Figo was the first of the marquee ‘galactico’ signings under president Perez. Zinedine Zidane would follow the next year, usurping the Portuguese as the most expensive player of all-time. A year later, Ronaldo would arrive on the back of five injury-ravaged years in Milan. David Beckham was next, followed by Michael Owen of Liverpool. One of the world’s best players was signed every summer during this period, regardless of their position or form.
Real Madrid would win two league titles in Figo’s first three seasons, albeit with relatively lowly points totals of 80 and 78. Deportivo la Coruna and Valencia were the chief rivals in La Liga at the time. Barcelona were wallowing in Louis van Gaal’s miserable second reign, and the heartbreak of Figo’s departure was still felt.
Los Blancos won the Champions League in 2001/02, with the memory of victory etched into the laces of the great Frenchman, Zidane, and his wonderful volley to win the final.
Perhaps pertinent, Figo was removed on the hour mark to be replaced by Steve McManaman, a predecessor of the pre-Perez ‘galactico’ era. Figo would undergo ankle surgery that summer following the World Cup.
Figo was quite obviously a cog in a costly machine. Signed as the world’s best, he now had to watch his stock diminish whenever a newer, more expensive item, was placed alongside him.
The attacking nature of these players affected Figo’s play. The arrivals of Beckham and Zidane especially, hindered Figo’s natural style. At Barca, Figo would fly inside and outside of the left-sided full-back, and also pop up across the attacking line, to utilise his creative powers and unique two-footedness.
At Real Madrid, this midfield would contain Zidane; a floating, roaming playmaker who required complete positional freedom to influence games, Beckham; a right-sided crossing merchant, and Raul; a predatory forward deployed as a ’10’ behind Ronaldo.
Put simply, the areas and positions occupied collectively by Zidane, Raul, and Beckham, were those that Figo had once enjoyed at Barcelona. Now he had to fight for relevance amongst this crowded surplus of talent. This is not to say that Figo did not perform at Real, but it is understandable that as the years rolled by, he attempted his trademark dribbles and runs less and less. His USP was now fading.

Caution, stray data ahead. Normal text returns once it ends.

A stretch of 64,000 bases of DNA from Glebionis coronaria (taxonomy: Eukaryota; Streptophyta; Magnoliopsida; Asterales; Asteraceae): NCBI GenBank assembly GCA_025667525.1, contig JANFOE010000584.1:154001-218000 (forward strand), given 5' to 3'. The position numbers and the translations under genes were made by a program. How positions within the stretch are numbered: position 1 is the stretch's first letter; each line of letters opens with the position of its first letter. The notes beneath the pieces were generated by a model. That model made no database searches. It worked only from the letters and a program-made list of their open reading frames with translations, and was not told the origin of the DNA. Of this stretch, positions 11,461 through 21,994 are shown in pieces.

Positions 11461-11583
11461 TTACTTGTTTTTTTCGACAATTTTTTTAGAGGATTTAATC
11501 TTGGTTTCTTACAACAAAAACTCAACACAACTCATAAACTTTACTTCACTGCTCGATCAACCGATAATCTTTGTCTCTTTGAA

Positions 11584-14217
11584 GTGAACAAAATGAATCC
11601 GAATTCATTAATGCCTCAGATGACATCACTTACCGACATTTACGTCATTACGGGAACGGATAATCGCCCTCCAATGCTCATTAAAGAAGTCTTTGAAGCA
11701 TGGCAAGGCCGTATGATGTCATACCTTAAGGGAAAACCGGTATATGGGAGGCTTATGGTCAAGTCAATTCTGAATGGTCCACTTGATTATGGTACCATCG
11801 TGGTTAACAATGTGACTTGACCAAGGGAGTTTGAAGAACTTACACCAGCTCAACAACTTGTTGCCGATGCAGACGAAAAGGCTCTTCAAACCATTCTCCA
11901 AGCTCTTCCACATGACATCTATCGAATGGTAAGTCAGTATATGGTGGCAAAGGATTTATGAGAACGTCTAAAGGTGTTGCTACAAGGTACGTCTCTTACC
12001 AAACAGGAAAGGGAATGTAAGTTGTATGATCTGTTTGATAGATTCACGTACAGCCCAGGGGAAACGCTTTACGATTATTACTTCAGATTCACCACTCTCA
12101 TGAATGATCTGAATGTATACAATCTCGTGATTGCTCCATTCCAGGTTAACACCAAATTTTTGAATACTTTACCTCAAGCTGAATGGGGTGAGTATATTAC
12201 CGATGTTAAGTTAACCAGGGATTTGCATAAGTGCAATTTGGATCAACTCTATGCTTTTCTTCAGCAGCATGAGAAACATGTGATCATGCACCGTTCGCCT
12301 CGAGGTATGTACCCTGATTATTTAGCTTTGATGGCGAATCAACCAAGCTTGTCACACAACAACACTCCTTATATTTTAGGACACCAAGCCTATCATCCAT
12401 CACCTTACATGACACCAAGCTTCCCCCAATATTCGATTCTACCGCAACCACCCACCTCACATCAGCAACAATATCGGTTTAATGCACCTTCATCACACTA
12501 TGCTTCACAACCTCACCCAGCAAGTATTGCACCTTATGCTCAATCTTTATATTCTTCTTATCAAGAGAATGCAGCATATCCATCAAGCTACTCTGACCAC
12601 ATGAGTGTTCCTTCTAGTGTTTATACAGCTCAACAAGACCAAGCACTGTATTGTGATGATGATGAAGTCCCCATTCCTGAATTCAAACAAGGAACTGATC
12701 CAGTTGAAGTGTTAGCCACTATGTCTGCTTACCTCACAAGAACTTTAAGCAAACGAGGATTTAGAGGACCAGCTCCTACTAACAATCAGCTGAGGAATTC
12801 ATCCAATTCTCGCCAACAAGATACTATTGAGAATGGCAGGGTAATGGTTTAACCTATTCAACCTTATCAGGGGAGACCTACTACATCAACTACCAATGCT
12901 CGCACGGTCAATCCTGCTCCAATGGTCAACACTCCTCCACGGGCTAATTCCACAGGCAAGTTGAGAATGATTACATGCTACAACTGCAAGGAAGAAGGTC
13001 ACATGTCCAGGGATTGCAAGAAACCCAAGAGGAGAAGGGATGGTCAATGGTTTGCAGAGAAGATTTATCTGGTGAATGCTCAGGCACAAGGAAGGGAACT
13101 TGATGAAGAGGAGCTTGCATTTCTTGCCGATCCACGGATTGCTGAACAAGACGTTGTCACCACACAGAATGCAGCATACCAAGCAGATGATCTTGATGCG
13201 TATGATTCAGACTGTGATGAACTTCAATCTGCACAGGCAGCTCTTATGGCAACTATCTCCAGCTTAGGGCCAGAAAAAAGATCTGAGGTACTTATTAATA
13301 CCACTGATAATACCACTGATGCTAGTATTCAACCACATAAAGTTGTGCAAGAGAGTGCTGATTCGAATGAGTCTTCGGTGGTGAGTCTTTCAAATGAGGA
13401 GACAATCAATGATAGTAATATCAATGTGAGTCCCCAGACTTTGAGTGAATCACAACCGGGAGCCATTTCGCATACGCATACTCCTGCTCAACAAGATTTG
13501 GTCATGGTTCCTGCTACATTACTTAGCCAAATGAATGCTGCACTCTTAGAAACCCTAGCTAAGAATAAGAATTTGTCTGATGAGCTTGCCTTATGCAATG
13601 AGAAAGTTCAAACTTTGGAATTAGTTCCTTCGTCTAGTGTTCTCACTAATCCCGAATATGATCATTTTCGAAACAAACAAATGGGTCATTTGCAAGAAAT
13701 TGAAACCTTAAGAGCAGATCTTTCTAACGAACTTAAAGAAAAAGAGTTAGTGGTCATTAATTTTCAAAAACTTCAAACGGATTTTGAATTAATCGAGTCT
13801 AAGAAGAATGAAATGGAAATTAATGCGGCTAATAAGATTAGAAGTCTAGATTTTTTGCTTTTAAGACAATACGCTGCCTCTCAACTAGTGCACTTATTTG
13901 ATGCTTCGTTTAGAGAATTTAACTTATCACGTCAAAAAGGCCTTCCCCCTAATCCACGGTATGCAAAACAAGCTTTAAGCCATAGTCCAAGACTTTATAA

Age, of course, is a contributor, as is the ankle surgery he underwent in 2002. So often one saw him occupying central spaces, but much deeper than a player of his attacking talent should need to. Figo regularly sought Claude Makélélé to receive the ball from deep as if he had to search for possession to make his mark.
Another indicator of just how the effectiveness of Figo had changed is in his goal numbers. He managed 56 goals in Madrid, compared to his 45 at Barcelona. However, of these 56 goals, 31 were penalties. At his former club, only one of his finishes were from the spot. This shows that while Figo was perhaps playing clinically, and stepping up to score penalties, the pure joy in his game of burning defences before rocketing at goal, had gone.
The Clásico of 2003/04 at the Camp Nou sums up Figo’s experience at Madrid. One moment of brilliance saw him find Roberto Carlos on the left-wing. Figo found the Brazilian with a launched pass, as the ball slid out of play, before Carlos squared to Ronaldo to finish. Real Madrid won 2-1, yet Figo’s presence is not prominent. He pops up on the left, right, and deep centrally, but always seems to be treading on the toes of one of Beckham, Zidane, or Raul.
Zidane’s license to roam also sees Figo following his shadow so as not to leave the full-back exposed. Was this why Figo was signed? To play as second, and even third fiddle to others? Real’s victory in this match furthers this point; that Figo’s flashes helped contribute to relative success, however a fit and firing Figo with more of a chance to showcase his undeniable talent, may have carried them even further.
Figo eventually left the Spanish capital in 2005, aged 32, to join Inter Milan. His record for both Barca and Real is almost identical; 248 games to 245, 45 goals to 56. Two league titles at the Camp Nou, two at the Bernabéu. The Champions League victory in 2002 is the standout when comparing the two, but Figo’s role in the final may perhaps affect the significance when looking back at his career. So, was the Figo of Barcelona worth replacing with that of Real Madrid?
Stylistically, no. The player that won the heart of Catalan was everything Barcelona purports itself to be; to win with style and class. Ultimately under Louis van Gaal, Barcelona were on the road to mediocrity, and it was only Figo and Rivaldo that sustained any image of them being the mighty club they are.
Figo won the Ballon d’Or at Madrid, and the Champions League, but his prominence as a player, and as a figure, faded as Perez assembled his extravagant collection of pawns.
Figo was not enough for him, whereas for Barcelona, he was all they needed.
Written By Tom Underhill – @TomD_Underhill